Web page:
What does it take for a computer to help us do our jobs better and enjoy our lives more? A simplified answer that doesn’t go into nano-detail is that a computer requires both hardware and software to be functional. Expanding this concept a little could lead to a discussion about the hardware items in life that enable us to move forward (automobiles, homes, computers, etc.) and the software concepts (love, joy, peace, patience, kindness, gentleness, self control, etc.) which make life more enjoyable.
However, this is a safety article and there is an application of hardware and software that makes sense to me. Our hardware deals with the basics of regulations and best practices that are fundamental to reducing risks in the workplace. Without the basics in place, people will continue to get injured. With this in mind, software is needed to deliver a functional, viable safety culture. Safety software deals with real aspects of safety that engage people in living a zero-incident safety culture. How do we communicate, inspire, engage, live important accountabilities, measure performance and injury-reducing safety activities?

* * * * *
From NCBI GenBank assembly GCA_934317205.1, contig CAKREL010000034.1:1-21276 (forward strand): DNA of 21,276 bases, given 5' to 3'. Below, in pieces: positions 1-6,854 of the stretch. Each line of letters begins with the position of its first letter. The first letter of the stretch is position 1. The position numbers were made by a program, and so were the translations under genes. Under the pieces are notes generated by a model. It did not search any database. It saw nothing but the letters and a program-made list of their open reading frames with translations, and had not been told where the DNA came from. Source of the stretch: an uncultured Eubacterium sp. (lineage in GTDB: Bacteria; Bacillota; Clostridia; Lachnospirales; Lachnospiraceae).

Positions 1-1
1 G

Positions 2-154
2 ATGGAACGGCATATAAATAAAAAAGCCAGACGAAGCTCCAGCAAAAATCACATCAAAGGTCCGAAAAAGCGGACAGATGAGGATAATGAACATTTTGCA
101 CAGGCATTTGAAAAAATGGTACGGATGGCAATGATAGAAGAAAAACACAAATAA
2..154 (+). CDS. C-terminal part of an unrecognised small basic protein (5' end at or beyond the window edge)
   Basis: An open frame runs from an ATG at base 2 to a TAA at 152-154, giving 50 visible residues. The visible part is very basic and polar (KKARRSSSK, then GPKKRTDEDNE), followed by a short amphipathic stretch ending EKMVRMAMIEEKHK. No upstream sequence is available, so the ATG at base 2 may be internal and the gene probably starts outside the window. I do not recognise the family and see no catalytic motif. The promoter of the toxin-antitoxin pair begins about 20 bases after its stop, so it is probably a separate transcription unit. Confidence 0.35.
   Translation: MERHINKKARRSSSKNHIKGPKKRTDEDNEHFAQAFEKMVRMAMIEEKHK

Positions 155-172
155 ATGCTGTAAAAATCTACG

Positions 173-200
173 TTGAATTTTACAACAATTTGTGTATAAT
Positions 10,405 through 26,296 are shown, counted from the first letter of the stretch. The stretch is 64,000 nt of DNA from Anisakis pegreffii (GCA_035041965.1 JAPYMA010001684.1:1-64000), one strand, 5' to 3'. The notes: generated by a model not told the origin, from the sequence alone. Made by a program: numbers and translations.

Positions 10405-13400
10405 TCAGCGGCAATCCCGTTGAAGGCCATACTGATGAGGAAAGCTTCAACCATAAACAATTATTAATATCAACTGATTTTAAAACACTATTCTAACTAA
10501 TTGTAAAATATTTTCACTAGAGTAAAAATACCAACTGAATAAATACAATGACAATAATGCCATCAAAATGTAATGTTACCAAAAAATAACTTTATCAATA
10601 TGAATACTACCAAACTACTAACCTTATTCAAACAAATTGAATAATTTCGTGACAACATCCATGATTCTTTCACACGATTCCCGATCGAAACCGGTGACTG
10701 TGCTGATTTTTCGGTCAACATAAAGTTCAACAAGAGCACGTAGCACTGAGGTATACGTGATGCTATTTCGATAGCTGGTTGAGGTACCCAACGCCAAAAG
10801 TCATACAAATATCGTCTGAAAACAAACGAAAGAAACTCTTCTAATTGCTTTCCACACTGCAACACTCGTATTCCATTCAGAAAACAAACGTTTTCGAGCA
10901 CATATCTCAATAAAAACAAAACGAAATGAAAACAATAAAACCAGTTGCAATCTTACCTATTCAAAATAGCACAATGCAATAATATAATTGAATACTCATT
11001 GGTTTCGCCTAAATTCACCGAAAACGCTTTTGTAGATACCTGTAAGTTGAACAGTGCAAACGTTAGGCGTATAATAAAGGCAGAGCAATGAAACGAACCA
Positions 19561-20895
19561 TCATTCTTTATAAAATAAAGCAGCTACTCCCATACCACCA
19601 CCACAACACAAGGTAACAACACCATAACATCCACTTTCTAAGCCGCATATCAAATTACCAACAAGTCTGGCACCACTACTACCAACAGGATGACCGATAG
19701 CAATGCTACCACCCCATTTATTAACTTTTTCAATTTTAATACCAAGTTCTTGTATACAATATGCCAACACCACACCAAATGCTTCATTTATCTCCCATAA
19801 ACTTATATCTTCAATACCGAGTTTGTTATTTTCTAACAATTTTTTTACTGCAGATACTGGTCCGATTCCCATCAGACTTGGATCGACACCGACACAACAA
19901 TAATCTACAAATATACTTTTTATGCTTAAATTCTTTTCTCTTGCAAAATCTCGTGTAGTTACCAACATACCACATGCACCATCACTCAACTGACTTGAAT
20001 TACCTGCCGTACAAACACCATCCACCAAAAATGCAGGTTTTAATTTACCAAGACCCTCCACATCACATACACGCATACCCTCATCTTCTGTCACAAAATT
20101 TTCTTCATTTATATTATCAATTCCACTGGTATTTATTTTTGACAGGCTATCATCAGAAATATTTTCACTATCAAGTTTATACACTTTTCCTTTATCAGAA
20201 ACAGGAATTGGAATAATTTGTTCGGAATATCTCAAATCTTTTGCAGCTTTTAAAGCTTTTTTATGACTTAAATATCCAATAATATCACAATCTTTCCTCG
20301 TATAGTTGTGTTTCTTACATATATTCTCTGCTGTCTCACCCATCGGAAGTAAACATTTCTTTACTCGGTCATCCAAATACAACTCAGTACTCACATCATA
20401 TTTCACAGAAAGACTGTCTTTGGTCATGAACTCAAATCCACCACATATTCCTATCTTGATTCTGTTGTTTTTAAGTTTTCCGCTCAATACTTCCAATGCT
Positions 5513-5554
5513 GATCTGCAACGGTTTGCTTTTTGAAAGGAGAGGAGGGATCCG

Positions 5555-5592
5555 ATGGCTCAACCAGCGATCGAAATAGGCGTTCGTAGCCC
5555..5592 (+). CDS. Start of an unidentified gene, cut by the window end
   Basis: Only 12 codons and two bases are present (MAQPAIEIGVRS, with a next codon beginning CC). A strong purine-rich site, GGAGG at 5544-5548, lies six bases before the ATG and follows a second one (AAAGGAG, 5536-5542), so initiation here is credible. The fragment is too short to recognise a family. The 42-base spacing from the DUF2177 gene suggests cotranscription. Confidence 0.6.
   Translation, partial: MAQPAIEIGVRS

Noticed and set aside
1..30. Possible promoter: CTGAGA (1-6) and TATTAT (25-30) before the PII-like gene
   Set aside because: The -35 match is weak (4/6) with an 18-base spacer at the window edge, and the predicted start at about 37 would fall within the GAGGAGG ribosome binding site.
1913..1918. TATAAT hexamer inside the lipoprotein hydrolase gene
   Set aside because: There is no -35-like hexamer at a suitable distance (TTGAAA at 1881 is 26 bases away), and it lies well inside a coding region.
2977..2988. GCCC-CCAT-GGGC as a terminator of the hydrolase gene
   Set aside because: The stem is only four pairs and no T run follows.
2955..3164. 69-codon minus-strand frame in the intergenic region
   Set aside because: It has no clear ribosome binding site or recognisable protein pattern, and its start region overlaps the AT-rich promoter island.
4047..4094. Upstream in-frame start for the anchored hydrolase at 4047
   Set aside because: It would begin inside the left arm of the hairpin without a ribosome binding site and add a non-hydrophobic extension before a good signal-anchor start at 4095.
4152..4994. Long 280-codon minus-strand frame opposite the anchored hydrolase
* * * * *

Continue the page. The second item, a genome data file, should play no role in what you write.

The hardware pieces of an effective safety culture are fairly well-defined and have been for a number of years. The software aspects are becoming the differentiating characteristics between a calculator concept of safety and an effective, viable safety culture that delivers a relentless pursuit of zero incidents. The approach used by Caterpillar Safety Services is a combination of safety hardware and software that is applied globally to deliver a culture that eliminates injuries on and off the job. If your safety culture computer is sputtering, take a look at what is available on safety.cat.com.